Metroid Prime 3 Developer Reveals Scrapped Open World Plans

In 2007, Retro Studios released Metroid Prime 3: Corruption for the Nintendo Wii. The title is often cited as one of the very best on the platform, but it seems that there were plans to make it more ambitious than the game that players are familiar with. In a new interview with Kiwi Talkz, former Retro Studios director of development Bryan Walker revealed that the game almost went with a concept that would have featured a much more open world. Apparently, series director Mark Pacini wanted players to have a less linear experience than in the previous two games, and more freedom to control Samus’ ship.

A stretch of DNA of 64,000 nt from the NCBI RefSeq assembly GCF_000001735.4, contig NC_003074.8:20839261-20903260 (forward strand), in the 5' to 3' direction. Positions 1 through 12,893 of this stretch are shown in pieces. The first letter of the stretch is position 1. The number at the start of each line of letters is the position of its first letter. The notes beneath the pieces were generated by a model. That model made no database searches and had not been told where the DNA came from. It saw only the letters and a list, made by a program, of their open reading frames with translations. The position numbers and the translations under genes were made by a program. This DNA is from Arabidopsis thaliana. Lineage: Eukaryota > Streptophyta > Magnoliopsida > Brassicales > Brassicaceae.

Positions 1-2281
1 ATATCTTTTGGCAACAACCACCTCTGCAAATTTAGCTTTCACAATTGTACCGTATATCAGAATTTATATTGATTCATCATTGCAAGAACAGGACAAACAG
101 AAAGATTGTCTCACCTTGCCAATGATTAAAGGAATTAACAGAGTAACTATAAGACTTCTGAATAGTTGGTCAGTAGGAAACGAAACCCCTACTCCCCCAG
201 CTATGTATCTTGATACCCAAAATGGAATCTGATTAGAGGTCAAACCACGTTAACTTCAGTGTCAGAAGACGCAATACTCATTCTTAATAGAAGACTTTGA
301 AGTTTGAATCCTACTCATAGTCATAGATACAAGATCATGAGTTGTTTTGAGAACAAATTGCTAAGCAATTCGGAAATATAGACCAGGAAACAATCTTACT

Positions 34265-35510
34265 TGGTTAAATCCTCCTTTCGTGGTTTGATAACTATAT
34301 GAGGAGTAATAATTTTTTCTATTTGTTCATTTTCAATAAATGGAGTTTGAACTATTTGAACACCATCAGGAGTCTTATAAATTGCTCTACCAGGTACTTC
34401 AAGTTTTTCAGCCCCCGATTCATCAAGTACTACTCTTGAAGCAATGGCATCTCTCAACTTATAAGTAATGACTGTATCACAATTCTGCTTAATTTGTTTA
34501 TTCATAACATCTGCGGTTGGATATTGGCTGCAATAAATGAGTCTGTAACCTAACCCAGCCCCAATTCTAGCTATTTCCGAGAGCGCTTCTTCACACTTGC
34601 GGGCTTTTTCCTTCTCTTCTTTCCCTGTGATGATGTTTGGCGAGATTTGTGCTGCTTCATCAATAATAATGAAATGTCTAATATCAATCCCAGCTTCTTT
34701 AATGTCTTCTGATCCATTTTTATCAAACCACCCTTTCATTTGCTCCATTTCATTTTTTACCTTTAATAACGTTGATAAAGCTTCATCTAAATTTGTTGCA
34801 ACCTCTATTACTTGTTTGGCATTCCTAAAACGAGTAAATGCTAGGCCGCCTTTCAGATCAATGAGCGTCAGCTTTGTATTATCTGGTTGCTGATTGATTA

“Mark came forward with an interesting twist in the vision and some of the formulas for Metroid Prime 3, as compared to Metroid Prime 2. We wanted to a greater degree leverage the ship as a playable asset for instance, and we had that to some degree in Prime 3 but Mark was thinking much more ambitiously,” said Walker. “There was also an open world, less linear consideration that he was proposing that the team was excited about. We weren’t able to prototype a lot of those because those were really big. We did have some ship prototypes early, but the open-world one was much bigger.”

Apparently, Pacini came up with an interesting visual aid during development, creating an origami version of Samus’ ship that was used during presentations as a “mascot.” However, these plans ended up scrapped, possibly due to limitations of the Wii console. Despite this, Walker is quite proud of the game that Retro was able to produce. The game received strong praise from critics, and was beloved by Metroid fans.

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